谷歌英文官方博客的退出中国市场报告——《A new approach to China》原文及译文

导读:传言要退出中国的谷歌在互联网上像一个点燃的火药桶一样爆炸了,它的消息盖过了与此同时发生的海地地震的消息,为什么谷歌要退出中国?山东省张宁互联网研究中心创始人张宁通过一系列追根溯源,同时了解了一些内幕后得出了结论:中国互联网容不得任何外国侵犯它的利益,只要干了侵犯政府“利益”的事情,就百分之百要被政府给Over!下面是谷歌CLO(首席法律官)兼副总裁David Drummond在谷歌官方博客(,很可惜,被我们伟大的祖国给GFW了)发布的题为《A new approach to China》(《对待中国的新策略》)一文,从中我们能读出的是Google没有本事还是中国互联网的悲哀?希望你有自己的体会。

——山东省张宁互联网研究中心 创始人 张宁



A new approach to China

1/12/2010 03:00:00 PM


Like many other well-known organizations, we face cyber attacks of varying degrees on a regular basis. In mid-December, we detected a highly sophisticated and targeted attack on our corporate infrastructure originating from China that resulted in the theft of intellectual property from Google. However, it soon became clear that what at first appeared to be solely a security incident–albeit a significant one–was something quite different.


First, this attack was not just on Google. As part of our investigation we have discovered that at least twenty other large companies from a wide range of businesses–including the Internet, finance, technology, media and chemical sectors–have been similarly targeted. We are currently in the process of notifying those companies, and we are also working with the relevant U.S. authorities.


Second, we have evidence to suggest that a primary goal of the attackers was accessing the Gmail accounts of Chinese human rights activists. Based on our investigation to date we believe their attack did not achieve that objective. Only two Gmail accounts appear to have been accessed, and that activity was limited to account information (such as the date the account was created) and subject line, rather than the content of emails themselves.


Third, as part of this investigation but independent of the attack on Google, we have discovered that the accounts of dozens of U.S.-, China- and Europe-based Gmail users who are advocates of human rights in China appear to have been routinely accessed by third parties. These accounts have not been accessed through any security breach at Google, but most likely via phishing scams or malware placed on the users’ computers.


We have already used information gained from this attack to make infrastructure and architectural improvements that enhance security for Google and for our users. In terms of individual users, we would advise people to deploy reputable anti-virus and anti-spyware programs on their computers, to install patches for their operating systems and to update their web browsers. Always be cautious when clicking on links appearing in instant messages and emails, or when asked to share personal information like passwords online. You can read more here about our cyber-security recommendations. People wanting to learn more about these kinds of attacks can read this U.S. government report (PDF), Nart Villeneuve’s blog and this presentation on the GhostNet spying incident.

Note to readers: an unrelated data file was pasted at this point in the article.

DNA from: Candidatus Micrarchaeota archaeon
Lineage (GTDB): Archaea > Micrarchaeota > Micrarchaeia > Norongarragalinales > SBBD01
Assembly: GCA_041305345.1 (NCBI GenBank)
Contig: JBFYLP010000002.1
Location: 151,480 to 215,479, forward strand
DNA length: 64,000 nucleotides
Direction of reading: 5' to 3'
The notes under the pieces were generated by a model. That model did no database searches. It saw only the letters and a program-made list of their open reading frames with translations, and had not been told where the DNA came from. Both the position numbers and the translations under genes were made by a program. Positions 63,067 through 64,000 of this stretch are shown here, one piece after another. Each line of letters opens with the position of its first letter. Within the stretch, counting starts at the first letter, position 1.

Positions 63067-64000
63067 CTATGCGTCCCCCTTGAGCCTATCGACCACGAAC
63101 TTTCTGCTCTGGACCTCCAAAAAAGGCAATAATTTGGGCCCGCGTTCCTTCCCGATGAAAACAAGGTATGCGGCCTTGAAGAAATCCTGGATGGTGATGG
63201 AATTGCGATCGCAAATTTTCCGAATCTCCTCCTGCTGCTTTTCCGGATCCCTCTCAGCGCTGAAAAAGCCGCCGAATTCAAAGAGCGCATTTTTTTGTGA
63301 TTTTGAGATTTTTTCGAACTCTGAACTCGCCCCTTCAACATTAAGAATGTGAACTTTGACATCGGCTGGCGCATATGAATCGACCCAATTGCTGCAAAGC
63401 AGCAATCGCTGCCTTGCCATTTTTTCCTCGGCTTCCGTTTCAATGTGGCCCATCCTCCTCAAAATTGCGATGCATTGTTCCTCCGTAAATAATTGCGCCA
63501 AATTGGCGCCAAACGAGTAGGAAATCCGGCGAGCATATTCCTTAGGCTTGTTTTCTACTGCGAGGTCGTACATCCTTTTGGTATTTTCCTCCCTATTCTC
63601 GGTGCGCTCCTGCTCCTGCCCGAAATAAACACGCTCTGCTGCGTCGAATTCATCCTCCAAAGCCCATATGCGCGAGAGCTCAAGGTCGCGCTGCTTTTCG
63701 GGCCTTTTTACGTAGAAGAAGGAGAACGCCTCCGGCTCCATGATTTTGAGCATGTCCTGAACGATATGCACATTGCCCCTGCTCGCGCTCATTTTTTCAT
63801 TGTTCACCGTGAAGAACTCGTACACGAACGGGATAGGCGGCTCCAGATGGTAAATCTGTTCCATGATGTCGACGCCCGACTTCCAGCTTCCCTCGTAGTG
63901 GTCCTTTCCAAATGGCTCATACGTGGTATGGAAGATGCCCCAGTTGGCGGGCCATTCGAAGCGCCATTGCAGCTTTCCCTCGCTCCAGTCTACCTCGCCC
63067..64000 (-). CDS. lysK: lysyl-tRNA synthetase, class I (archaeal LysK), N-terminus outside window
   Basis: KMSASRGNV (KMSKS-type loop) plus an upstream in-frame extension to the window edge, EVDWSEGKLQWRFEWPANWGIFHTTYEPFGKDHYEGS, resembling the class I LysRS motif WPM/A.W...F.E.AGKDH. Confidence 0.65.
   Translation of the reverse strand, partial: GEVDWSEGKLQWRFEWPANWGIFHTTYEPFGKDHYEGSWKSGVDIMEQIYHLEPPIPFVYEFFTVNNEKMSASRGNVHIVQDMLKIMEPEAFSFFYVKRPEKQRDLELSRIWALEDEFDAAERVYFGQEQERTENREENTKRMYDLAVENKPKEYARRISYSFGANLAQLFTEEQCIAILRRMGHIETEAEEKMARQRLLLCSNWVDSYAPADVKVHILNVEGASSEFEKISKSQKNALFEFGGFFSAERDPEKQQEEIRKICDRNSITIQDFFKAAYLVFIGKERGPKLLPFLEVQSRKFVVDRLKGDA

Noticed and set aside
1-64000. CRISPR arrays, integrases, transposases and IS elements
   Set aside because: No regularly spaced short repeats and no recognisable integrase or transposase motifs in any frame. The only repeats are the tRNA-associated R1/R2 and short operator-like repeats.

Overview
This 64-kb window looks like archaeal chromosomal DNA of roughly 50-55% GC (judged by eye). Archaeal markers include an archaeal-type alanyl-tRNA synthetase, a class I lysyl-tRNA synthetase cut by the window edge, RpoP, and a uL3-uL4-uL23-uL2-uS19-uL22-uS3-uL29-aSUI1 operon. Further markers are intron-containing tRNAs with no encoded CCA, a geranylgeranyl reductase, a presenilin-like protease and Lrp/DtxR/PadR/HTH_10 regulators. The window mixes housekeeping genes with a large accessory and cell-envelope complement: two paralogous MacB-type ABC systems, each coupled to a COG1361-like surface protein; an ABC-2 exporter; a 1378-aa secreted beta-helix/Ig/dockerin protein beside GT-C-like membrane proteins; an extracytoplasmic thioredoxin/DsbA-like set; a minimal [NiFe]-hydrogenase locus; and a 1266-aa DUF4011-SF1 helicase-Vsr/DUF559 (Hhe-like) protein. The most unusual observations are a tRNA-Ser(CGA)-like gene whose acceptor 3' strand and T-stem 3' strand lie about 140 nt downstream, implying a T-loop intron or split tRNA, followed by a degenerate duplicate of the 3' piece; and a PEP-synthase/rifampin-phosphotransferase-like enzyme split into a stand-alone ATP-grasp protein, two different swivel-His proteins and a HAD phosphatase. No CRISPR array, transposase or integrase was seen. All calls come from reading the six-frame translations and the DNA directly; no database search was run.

We have taken the unusual step of sharing information about these attacks with a broad audience not just because of the security and human rights implications of what we have unearthed, but also because this information goes to the heart of a much bigger global debate about freedom of speech. In the last two decades, China’s economic reform programs and its citizens’ entrepreneurial flair have lifted hundreds of millions of Chinese people out of poverty. Indeed, this great nation is at the heart of much economic progress and development in the world today.


We launched in January 2006 in the belief that the benefits of increased access to information for people in China and a more open Internet outweighed our discomfort in agreeing to censor some results. At the time we made clear that "we will carefully monitor conditions in China, including new laws and other restrictions on our services. If we determine that we are unable to achieve the objectives outlined we will not hesitate to reconsider our approach to China."


These attacks and the surveillance they have uncovered–combined with the attempts over the past year to further limit free speech on the web–have led us to conclude that we should review the feasibility of our business operations in China. We have decided we are no longer willing to continue censoring our results on, and so over the next few weeks we will be discussing with the Chinese government the basis on which we could operate an unfiltered search engine within the law, if at all. We recognize that this may well mean having to shut down, and potentially our offices in China.


The decision to review our business operations in China has been incredibly hard, and we know that it will have potentially far-reaching consequences. We want to make clear that this move was driven by our executives in the United States, without the knowledge or involvement of our employees in China who have worked incredibly hard to make the success it is today. We are committed to working responsibly to resolve the very difficult issues raised.


Posted by David Drummond, SVP, Corporate Development and Chief Legal Officer




2010年1月12日 15:00:00





第三,独立于针对谷歌攻击的调查显示,有几十个位于美国、中国和欧洲的、倡导中国人权的Gmail用户的账户经常会被第三方访问。 这些帐户目前还没有被通过任何Google的安全漏洞访问过,但这些用户的电脑上很可能已经存在钓鱼或恶意软件。

通过对这次袭击所进行的调查所获得的信息,我们已经对我们的基础设施和架构进行了改进,以改善Google和我们的用户的安全性。在个人用户方面,我们会建议人们在电脑上部署知名反病毒和反间谍软件程序,安装操作系统补丁,并更新其网络浏览器。在使用即时消息和电子邮件时应保持警惕,特别是在点击其中的链接或输入个人信息如密码的时候。您可以看这里了解我们的网络安全的建议。如果想要了解这些类型的攻击更可以阅读这份美国政府的报告(PDF格式), 纳尔特维伦纽夫的博客以及这里对GhostNet间谍事件的介绍。



这些袭击以及通过它们发现的监视行为–结合在过去一年进一步限制网上言论自由的企图–使我们得出这样的结论:我们应该重新考虑在中国业务的可行性。我们已经决定,我们不再愿意继续在Google.cn审查过滤搜索结果,所以在未来的几周里,我们将与中国政府讨论可以在法律范围内运作的未经过滤的搜索引擎的基础,如果有可能的话。 我们认识到,这很可能意味着必须关闭,并有可能关闭我们在中国的办事处。